How we cite our quotes:
"They say that in the Hyperboreans' land,
within Pallene, one finds certain men
who, when they've plunged into Minerva's pool
nine times, emerge with bodies covered by
light feathers. I do not believe that's true;
but it is said of Scythian women, too,
that they can gain light feathers through the use
of magic potions sprinkled on their bodies.
But if we turn to things that we ourselves
can test and trust, you'll see that any corpse
which – through long lapse of time or else because
of liquefying heat – has decomposed,
is transformed into tiny animals." (15.356-363)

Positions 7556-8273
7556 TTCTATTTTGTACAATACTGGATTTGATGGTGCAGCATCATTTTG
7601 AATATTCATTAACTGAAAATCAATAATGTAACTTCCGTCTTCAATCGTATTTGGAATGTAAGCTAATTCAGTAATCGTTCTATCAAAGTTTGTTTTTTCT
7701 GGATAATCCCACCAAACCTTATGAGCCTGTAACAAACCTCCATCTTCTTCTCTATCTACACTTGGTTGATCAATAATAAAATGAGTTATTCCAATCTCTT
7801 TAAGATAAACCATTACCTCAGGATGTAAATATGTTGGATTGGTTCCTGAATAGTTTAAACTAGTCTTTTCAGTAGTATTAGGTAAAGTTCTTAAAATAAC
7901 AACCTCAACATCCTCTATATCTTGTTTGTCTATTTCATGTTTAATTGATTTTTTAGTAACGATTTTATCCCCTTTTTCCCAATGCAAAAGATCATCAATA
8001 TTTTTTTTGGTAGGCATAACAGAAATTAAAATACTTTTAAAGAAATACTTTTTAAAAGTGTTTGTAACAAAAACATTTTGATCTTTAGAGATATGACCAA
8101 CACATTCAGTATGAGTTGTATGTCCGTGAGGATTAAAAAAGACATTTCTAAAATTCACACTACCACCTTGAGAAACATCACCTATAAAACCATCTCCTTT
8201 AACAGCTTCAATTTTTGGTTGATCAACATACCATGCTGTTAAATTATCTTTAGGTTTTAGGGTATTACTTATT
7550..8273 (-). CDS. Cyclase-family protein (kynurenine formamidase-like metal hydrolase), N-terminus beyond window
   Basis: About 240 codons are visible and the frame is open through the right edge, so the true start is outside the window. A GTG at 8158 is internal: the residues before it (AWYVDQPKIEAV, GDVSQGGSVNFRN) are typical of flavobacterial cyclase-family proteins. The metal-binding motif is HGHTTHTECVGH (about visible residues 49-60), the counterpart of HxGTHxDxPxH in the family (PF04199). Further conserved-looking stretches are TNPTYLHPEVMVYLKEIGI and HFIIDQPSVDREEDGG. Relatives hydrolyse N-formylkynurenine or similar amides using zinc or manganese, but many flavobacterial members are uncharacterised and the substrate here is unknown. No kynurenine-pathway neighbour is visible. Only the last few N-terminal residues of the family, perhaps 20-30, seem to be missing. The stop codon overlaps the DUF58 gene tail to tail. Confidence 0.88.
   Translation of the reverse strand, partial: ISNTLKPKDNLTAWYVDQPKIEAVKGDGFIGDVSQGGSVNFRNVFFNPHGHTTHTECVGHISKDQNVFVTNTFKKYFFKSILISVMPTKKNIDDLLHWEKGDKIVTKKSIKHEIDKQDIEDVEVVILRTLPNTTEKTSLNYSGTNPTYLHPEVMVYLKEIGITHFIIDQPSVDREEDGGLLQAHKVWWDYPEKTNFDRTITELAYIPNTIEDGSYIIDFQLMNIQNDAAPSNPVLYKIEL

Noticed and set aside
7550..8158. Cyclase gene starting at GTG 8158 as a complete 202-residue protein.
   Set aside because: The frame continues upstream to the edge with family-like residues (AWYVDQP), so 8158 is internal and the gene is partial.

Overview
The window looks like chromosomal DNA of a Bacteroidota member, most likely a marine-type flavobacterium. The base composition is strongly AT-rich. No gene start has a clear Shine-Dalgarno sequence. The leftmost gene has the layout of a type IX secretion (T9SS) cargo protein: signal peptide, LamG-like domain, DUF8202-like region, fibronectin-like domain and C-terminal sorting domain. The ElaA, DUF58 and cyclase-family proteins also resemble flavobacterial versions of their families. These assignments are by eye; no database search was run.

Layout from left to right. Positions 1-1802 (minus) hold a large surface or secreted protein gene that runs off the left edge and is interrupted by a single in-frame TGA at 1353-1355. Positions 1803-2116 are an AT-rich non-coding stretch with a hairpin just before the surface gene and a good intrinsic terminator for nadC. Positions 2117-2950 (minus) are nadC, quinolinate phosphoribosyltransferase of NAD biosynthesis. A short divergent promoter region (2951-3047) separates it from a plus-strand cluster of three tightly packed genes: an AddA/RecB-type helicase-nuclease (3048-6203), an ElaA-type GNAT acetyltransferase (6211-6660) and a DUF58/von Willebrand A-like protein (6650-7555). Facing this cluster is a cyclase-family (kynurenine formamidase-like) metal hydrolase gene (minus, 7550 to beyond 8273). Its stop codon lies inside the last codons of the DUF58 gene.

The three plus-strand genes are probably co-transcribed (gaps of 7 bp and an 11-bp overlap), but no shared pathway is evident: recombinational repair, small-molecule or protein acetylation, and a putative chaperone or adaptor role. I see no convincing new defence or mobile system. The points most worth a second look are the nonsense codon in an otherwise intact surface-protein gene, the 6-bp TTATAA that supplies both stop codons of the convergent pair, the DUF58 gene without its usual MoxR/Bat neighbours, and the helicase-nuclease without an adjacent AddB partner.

This passage, like others in this section, debunks the idea that the ancients did not use observation in developing their scientific theories. (This is not to say, of course, that ancient scientific theories are just as accurate as modern theories – most of the examples in this section would also debunk the claim that they were.) Here, Pythagoras reports a shaggy-dog story, or rather a shaggy-Hyperborean story about some people in the far, far north who supposedly grew feathers. The key word here is "supposedly," since Pythagoras flat out rejects at least the first of these theories, saying "I do not believe that's true." (He seems more inclined to believe that Scythian women might grow feathers. Why? No clue.) Then, strikingly, he moves to a new topic by suggesting "we turn to things that we ourselves / can test and trust." This, in fact, refers to both observation and experimentation. What Pythagoras now talks about – the presence of small organisms breaking down the bodies of larger organisms – is perfectly correct. In this way, Ovid uses Pythagoras to provide a scientific basis for the notion that everything in the world is subject to change.